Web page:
Sugarcane Shop – a cozy storefront tucked in Honolulu’s Kaimuki neighborhood – features a selection of locally made housewares, bath and body items, jewelry, accessories, books, keiki (baby or child) crafts, stationery and more.
What to Do
Centered around a week-long event in Hawaii, POW! WOW! Hawaii has grown into a global network of artists and organizes gallery shows, lecture series, schools for art and music, mural projects, a large creative space named Lana Lane Studios, concerts, and live art installations across the globe. The central event takes place during Valentine’s Day week in February in the Kakaako district of Honolulu, and brings over a hundred international and local artists together to create murals and other forms of art. The festival is expanding to cities and countries such as Taiwan, Long Beach, Israel, Singapore, Jamaica, Washington D.C., Guam, New Zealand, Germany and more. If you’re not in town for the central event, be sure to stroll around Coral and Auahi Streets to see some of the murals from the previous year.
Insider tip: if you’re not in town during POW! WOW! Hawaii be sure to stroll around Coral and Auahi Streets to see some of the murals from the previous year.
A visit to Hawaii wouldn’t be complete without enjoying mother nature’s finest, and the multitude of micro-climates within the islands mean we can grow almost anything – fruits, nuts, vegetables, spices and, of course, coffee. Our landscape architecture team recommend tasting citrus fruit in January when they’re at their peak. If you’re on Maui, head over to Kula Country Farms for their strawberries. Also, at peak season in January, there are taro, chili peppers, ginger, apple, bananas and, you guessed it, pineapples. On Oahu we recommend KCC Farmers’ Market – home to the island’s most expansive selection of produce, along with Kailua Town Farmers’ Market located in one of Oahu’s most charming neighborhoods and open every Sunday morning from 8am–12pm. We also advise you take a stroll through our favorite gardens – Ho‘omaluhia Botanical Garden and The Byodo-In Temple (about 15 minutes away from one another by car). And located just five miles from Waikiki, the Harold L. Lyon Arboretum at the University of Hawaii is nestled amongst 193-acres of tropical rainforest, where over 5,000 taxa of tropical and subtropical plants can be found along with hiking trails that take from 450-feet above sea level to nearly 1,900-feet.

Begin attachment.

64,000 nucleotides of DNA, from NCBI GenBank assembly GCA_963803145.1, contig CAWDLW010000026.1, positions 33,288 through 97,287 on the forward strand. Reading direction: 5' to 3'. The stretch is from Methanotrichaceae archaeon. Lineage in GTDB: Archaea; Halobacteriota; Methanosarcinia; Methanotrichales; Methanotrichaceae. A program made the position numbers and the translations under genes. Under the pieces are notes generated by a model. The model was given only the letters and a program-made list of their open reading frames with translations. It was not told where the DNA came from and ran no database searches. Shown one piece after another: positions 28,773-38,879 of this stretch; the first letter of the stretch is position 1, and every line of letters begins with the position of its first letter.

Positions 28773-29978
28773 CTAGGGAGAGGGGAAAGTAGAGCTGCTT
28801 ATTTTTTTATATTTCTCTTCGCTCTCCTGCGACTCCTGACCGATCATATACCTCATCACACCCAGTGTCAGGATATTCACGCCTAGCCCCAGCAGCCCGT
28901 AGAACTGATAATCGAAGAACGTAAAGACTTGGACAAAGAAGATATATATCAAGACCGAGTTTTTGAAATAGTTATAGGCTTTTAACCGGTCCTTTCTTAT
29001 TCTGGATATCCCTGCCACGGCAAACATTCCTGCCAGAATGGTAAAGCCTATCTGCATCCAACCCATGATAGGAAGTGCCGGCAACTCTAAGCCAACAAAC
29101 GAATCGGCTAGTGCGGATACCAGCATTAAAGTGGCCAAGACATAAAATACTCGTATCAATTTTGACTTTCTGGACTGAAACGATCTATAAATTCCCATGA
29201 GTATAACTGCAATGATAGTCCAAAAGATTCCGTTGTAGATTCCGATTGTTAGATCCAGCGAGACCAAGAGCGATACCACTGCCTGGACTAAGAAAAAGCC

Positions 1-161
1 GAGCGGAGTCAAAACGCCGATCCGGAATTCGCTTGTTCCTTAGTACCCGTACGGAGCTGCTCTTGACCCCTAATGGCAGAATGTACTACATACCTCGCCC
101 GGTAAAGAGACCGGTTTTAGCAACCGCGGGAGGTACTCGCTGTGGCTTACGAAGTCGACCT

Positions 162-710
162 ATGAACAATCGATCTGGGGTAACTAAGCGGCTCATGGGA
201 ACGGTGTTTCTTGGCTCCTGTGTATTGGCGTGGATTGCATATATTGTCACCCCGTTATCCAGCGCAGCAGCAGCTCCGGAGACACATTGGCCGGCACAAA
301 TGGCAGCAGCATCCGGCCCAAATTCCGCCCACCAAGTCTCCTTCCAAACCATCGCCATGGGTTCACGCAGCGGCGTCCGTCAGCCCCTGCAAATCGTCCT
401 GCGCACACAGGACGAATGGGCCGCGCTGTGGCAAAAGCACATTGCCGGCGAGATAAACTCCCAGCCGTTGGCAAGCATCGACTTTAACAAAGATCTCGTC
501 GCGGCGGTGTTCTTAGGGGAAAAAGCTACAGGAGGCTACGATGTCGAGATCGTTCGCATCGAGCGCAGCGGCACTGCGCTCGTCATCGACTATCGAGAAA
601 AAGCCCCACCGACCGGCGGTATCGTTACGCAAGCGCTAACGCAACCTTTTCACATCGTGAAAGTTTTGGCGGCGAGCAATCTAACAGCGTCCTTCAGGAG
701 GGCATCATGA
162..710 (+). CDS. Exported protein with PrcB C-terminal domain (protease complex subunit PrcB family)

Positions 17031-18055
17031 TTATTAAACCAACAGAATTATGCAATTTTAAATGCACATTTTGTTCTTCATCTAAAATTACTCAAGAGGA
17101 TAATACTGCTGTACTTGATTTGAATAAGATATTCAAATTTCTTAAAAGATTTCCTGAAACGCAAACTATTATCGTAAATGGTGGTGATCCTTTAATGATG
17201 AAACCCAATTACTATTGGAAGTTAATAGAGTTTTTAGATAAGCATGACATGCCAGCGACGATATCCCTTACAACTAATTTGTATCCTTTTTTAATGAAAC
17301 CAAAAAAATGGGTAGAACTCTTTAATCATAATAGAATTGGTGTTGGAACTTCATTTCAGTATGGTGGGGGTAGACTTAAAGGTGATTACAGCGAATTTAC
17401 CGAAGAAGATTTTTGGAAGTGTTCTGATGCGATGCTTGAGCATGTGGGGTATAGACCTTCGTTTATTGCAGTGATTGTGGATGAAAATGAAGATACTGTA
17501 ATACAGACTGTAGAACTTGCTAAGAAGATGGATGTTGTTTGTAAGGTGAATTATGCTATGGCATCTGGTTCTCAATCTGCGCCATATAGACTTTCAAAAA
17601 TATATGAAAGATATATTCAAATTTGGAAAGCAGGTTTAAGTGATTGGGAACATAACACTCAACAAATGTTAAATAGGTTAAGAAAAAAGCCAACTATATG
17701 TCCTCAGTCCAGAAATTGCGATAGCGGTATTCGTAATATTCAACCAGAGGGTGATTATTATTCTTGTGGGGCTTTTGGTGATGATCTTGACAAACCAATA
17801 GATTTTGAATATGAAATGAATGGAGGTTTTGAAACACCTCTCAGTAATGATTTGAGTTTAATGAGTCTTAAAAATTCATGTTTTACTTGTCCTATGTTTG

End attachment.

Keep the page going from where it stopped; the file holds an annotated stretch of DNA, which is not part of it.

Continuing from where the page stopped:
We suggest you also take the time to visit Iolani Palace – a recognized national landmark, and ‘the only official state residence of royalty in the United States,’ according to the Hawaii Tourism Authority. Commissioned by King Kalakaua, Iolani Palace was the home of Hawaii’s last reigning monarchs – King Kalakaua and his sister and successor, Queen Liliuokalani – serving as ‘a symbol of promise’ for the Kingdom of Hawaii until a provisional U.S. government overthrew the monarchy in 1893. Known for its European architectural styles and rich interior, the Palace is one of the most recognizable and majestic buildings in Hawaii. Meticulously restored to its former grandeur, Iolani Palace plays an integral part in narrating Hawaii’s complex history and culture.
While architecture, art and design can draw the most avid design lover, what gives Hawaii its magic is certainly its gorgeous landscape and lush environment. Some of our favorite views can be found on Kauai at Waimea Canyon at Kalalau Lookout, The Secret Beach — a short walk that only takes about 20 minutes before you reach a beautiful shoreline, in addition to the iconic and mountainous beauty of the Napali Coast. Back on Oahu, some of our favorite trails are Kuliouou Ridge Trail (3–4 hours), Lanikai Pillbox Trail (1–2 hours), Waimano Falls and Pools (1–2 hours), Makapuu Lighthouse Trail (1 hour), in addition to the popular, but worthwhile Diamond Head Trail (1–2 hours).
Where to Surf
Since our beginning, surfing has been synonymous with WATG. Rumor has it that it was commonplace for our designers, including Wimberly, Allison, Tong and Goo, to take midday surf breaks to clear their minds before meeting their next clients, or creating their next masterpiece. Our WATG surfers of today were stoked that we asked them for their recommendations, but graciously declined to comment (the worst enemy of a secret spot is word of mouth).